The Columbia South Shore Well Field is in between Portland International Airport and Blue Lake Park. It has 25 active wells that provide drinking water from three different underground water sources. The wells are used to supplement the Bull Run supply during the summer and to temporarily replace the Bull Run supply during maintenance or emergencies. The well field is under homes and businesses, so the water has to be protected from pollution.

Is Portland’s tap water treated?

Portland’s tap water is treated to make sure it’s safe to drink. Treatment operators add chlorine to kill microorganisms like bacteria and viruses. They also add ammonia to make sure the disinfection lasts longer.

Portland’s water supply contains some natural microorganisms such as Giardia and bacteria. Bacteria are treated through disinfection. Cryptosporidium is not currently treated, but by 2027, they will have special filters to remove it from the water.

Portland adds sodium carbonate and carbon dioxide to their water as corrosion inhibitors. These anti-corrosion agents protect the lead pipes from the aggressive water to reduce lead concentrations in drinking water.

Quality of Portland tap water

Portland’s tap water is of high quality, meeting or exceeding all state and federal regulations. However, there have been instances of contamination above acceptable levels, including lead and cryptosporidium.

How much water does Portland use each year?

Portland uses approximately 53 billion gallons of water each year. Water usage includes various activities such as drinking, cooking, washing dishes and clothes, and generating electricity. Hydroelectric power plants along the Columbia River require a lot of water for cooling their turbines.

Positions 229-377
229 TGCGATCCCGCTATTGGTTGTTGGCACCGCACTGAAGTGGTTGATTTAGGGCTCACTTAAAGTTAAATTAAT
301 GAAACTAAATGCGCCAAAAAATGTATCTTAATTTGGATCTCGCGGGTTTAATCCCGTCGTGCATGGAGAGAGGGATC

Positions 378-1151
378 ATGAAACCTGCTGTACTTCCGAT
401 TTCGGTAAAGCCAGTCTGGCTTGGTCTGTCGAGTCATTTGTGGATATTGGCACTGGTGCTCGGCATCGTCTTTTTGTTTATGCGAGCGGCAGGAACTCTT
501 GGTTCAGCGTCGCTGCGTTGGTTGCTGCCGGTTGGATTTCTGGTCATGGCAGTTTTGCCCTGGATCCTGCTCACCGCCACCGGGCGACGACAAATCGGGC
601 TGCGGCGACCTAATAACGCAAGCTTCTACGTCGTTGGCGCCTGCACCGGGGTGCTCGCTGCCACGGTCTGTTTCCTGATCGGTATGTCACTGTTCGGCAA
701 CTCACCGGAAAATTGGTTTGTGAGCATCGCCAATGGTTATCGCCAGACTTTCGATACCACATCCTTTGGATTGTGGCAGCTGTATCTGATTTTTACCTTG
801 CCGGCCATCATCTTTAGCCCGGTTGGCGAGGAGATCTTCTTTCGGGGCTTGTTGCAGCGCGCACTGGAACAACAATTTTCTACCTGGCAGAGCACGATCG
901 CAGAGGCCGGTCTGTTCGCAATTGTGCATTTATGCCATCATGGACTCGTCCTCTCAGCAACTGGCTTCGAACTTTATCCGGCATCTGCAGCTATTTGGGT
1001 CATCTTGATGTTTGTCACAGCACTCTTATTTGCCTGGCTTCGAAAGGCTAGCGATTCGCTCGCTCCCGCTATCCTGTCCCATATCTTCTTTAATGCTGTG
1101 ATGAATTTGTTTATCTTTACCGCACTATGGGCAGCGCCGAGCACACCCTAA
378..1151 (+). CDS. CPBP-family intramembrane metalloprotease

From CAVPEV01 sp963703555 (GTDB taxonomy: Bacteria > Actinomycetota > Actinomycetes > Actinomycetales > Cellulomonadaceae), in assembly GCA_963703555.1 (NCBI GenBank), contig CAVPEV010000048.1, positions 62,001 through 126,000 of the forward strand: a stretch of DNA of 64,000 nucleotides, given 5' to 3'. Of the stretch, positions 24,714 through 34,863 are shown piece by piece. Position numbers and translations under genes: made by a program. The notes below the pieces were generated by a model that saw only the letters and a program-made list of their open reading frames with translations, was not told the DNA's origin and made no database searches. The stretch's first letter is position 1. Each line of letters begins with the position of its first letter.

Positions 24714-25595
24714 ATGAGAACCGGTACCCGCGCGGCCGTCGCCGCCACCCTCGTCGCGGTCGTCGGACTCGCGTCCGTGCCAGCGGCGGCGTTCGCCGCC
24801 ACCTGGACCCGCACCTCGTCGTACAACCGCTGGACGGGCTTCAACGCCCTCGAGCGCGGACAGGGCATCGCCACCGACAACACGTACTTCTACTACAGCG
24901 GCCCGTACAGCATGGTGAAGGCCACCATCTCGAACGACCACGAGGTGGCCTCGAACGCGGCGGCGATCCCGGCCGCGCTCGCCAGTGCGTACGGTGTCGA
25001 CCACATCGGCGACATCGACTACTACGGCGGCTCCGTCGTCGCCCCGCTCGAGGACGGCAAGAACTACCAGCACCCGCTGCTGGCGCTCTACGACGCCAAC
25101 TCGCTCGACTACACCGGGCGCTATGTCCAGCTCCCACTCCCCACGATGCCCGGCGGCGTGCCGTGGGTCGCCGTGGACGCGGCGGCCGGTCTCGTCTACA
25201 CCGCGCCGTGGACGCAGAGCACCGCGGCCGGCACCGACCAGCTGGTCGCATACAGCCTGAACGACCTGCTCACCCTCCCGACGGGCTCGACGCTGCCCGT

Oregon water use and consumption in statistics

In Oregon, the average household uses about 82 gallons of water per day, and the largest use of water is for outdoor irrigation.

What Can I Do About Hardness in My Water?

While it’s generally not harmful to your health, hard water can be a nuisance and lead to long-term damage to your plumbing and appliances. To address hardness in your water, you can install a water softener or use a water conditioner.

One solution is to install a water softener. A water softener is a device that uses ion exchange to remove minerals from your water supply. It works by replacing the calcium and magnesium ions with sodium ions, which are more soluble and won’t cause buildup in your pipes and appliances. Water softeners can be purchased at most home improvement stores or installed by a professional plumber.


Portland’s water is considered soft, but hardness levels in Oregon can vary widely. Understanding water hardness and treatment methods is essential to ensure safe and healthy drinking water.

Boch Richard

Richard Boch is a chemical engineer responsible for designing water filtration systems for industrial and residential customers. He has more than 20 years of experience with ion exchange, activated carbon, and reverse osmosis. Richard's expertise has made him a go-to source for municipalities and businesses looking to improve their water quality. When he's not working, Richard enjoys spending time with his wife and two young children.